Iraqi Christian genocide survivors may forever vanish from their ancient homelands. They were in crisis when I met with them a few days before Christmas last year in Erbil, in the Kurdistan region of Iraq. Now their survival is endangered and two things must be done to secure it.
The Senate should quickly bring up and pass the House-passed, bipartisan H.R. 390 (Iraq and Syria Genocide Emergency Relief and Accountability Act)—which I authored with my colleague, Rep. Anna Eshoo (CA-18). H.R. 390 authorizes the Administration to direct humanitarian and recovery assistance to all religious and ethnic minority communities ISIS targeted for genocide. Aid would come from already-approved funds and no additional money is authorized. Authorization would ensure that as long as the U.S. is responding to the crises in Iraq and Syria, vital aid will go to these genocide-surviving communities.
The President should also issue formal instructions, such as a Presidential Memorandum, directing his Administration—especially the State Department and U.S. Agency for International Development (USAID)—to identify the needs of these communities and immediately fund entities effectively assisting them on-the-ground. H.R. 390 is a blueprint for such executive action.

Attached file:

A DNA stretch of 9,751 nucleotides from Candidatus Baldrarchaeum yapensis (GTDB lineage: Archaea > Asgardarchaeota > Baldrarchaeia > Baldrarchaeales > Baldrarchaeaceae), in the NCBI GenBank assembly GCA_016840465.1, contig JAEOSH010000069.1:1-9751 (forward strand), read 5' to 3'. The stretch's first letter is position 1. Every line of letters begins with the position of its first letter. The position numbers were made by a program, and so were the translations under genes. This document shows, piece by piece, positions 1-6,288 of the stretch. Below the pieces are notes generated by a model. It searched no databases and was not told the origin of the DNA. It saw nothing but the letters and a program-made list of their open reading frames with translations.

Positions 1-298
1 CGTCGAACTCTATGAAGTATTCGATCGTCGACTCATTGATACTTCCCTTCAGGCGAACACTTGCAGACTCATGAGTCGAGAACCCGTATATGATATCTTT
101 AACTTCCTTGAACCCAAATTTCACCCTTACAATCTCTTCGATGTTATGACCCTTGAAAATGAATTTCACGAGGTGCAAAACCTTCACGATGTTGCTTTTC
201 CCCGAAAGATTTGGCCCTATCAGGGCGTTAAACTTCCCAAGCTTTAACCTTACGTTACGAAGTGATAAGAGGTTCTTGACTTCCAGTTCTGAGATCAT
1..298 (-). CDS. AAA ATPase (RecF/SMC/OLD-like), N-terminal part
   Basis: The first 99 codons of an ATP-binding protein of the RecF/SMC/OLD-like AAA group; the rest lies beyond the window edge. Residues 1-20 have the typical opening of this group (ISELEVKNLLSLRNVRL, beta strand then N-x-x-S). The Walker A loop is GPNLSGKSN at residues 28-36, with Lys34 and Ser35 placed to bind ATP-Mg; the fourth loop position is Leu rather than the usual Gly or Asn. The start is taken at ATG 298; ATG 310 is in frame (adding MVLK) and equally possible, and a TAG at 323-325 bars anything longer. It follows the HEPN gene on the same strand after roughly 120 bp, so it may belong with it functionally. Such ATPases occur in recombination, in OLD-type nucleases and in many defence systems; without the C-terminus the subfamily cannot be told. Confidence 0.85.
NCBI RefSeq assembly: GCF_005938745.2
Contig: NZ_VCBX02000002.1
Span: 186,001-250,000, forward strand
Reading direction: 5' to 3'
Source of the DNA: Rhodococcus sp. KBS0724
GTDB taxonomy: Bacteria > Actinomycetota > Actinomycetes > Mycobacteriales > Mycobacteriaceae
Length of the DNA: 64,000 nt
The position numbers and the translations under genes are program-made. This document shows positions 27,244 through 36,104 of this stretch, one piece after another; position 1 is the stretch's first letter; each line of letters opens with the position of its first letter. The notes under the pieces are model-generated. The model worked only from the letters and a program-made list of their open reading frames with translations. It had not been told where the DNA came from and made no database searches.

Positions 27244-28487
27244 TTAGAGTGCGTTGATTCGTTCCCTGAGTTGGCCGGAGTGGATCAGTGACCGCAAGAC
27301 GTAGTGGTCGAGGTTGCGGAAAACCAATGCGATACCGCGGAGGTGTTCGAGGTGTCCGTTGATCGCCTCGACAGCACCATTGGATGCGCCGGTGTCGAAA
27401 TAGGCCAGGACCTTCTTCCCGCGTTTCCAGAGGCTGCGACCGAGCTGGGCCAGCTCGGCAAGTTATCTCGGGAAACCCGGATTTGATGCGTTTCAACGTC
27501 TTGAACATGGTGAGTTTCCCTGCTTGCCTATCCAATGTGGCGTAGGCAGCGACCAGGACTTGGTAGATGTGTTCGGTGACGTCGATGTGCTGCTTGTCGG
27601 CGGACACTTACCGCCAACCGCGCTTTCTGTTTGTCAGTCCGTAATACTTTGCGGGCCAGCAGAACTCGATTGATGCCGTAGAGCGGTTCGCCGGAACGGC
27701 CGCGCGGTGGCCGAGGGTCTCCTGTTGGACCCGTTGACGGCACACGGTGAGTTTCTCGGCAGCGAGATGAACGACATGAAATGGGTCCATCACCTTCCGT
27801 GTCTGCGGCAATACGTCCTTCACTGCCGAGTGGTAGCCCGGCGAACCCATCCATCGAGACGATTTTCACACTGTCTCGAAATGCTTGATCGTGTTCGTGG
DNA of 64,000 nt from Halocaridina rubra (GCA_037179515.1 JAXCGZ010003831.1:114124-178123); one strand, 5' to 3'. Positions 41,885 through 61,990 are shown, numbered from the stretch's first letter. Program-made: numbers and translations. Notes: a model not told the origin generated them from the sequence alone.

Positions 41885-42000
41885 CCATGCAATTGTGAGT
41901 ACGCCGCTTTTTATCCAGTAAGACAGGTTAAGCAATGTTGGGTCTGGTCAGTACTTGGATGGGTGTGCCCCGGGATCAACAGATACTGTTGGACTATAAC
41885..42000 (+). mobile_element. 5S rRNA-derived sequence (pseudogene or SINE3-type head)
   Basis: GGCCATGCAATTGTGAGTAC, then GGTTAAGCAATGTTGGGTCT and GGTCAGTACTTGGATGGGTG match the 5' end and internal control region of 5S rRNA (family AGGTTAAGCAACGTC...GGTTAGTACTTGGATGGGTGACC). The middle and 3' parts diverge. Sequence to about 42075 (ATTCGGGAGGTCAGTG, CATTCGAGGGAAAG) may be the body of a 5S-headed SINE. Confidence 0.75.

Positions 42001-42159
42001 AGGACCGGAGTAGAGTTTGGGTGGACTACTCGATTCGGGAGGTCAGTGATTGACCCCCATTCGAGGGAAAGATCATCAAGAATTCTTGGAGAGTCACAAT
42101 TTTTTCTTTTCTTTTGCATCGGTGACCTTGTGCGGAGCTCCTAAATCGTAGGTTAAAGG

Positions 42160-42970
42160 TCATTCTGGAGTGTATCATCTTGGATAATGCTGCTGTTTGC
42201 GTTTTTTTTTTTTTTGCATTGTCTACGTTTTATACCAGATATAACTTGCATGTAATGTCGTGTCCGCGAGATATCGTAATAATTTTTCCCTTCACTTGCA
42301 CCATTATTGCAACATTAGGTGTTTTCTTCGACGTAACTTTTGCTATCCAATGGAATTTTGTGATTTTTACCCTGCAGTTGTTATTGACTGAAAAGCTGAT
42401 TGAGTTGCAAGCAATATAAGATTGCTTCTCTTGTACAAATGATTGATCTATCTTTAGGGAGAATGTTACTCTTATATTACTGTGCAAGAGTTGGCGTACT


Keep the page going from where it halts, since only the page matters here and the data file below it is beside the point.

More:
The President and Vice President have spoken strongly about the ISIS genocide and committed the Administration to bringing relief to survivors. The Secretary of State formally issued the Administration’s genocide declaration in the recently released International Religious Freedom Report for 2016. His predecessor had also declared the genocide. Last year, the House and Senate unanimously passed resolutions with genocide declarations. The genocide determination is settled. What remains unsettled is whether the U.S. will help Christian and Yazidi communities survive.